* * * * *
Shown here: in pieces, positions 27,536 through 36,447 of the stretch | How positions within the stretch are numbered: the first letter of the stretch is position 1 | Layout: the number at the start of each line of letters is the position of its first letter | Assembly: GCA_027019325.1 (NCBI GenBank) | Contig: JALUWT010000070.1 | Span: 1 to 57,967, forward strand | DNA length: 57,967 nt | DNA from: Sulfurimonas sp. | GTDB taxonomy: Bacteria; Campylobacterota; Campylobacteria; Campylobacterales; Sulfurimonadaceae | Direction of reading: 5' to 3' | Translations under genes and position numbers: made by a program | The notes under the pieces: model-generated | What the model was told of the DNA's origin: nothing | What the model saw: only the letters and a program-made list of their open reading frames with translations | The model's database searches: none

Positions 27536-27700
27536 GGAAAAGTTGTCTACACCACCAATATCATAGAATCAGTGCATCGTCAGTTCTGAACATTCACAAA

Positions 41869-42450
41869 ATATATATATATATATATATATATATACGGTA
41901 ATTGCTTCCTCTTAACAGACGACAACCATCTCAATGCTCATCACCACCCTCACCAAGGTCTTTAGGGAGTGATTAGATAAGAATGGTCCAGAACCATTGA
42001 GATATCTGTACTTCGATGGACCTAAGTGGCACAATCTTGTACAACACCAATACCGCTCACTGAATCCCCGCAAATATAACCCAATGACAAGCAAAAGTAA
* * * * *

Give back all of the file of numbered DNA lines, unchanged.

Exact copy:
Shown here: in pieces, positions 27,536 through 36,447 of the stretch | How positions within the stretch are numbered: the first letter of the stretch is position 1 | Layout: the number at the start of each line of letters is the position of its first letter | Assembly: GCA_027019325.1 (NCBI GenBank) | Contig: JALUWT010000070.1 | Span: 1 to 57,967, forward strand | DNA length: 57,967 nt | DNA from: Sulfurimonas sp. | GTDB taxonomy: Bacteria; Campylobacterota; Campylobacteria; Campylobacterales; Sulfurimonadaceae | Direction of reading: 5' to 3' | Translations under genes and position numbers: made by a program | The notes under the pieces: model-generated | What the model was told of the DNA's origin: nothing | What the model saw: only the letters and a program-made list of their open reading frames with translations | The model's database searches: none

Positions 27536-27700
27536 GGAAAAGTTGTCTACACCACCAATATCATAGAATCAGTGCATCGTCAGTTCTGAACATTCACAAA

Positions 41869-42450
41869 ATATATATATATATATATATATATATACGGTA
41901 ATTGCTTCCTCTTAACAGACGACAACCATCTCAATGCTCATCACCACCCTCACCAAGGTCTTTAGGGAGTGATTAGATAAGAATGGTCCAGAACCATTGA
42001 GATATCTGTACTTCGATGGACCTAAGTGGCACAATCTTGTACAACACCAATACCGCTCACTGAATCCCCGCAAATATAACCCAATGACAAGCAAAAGTAA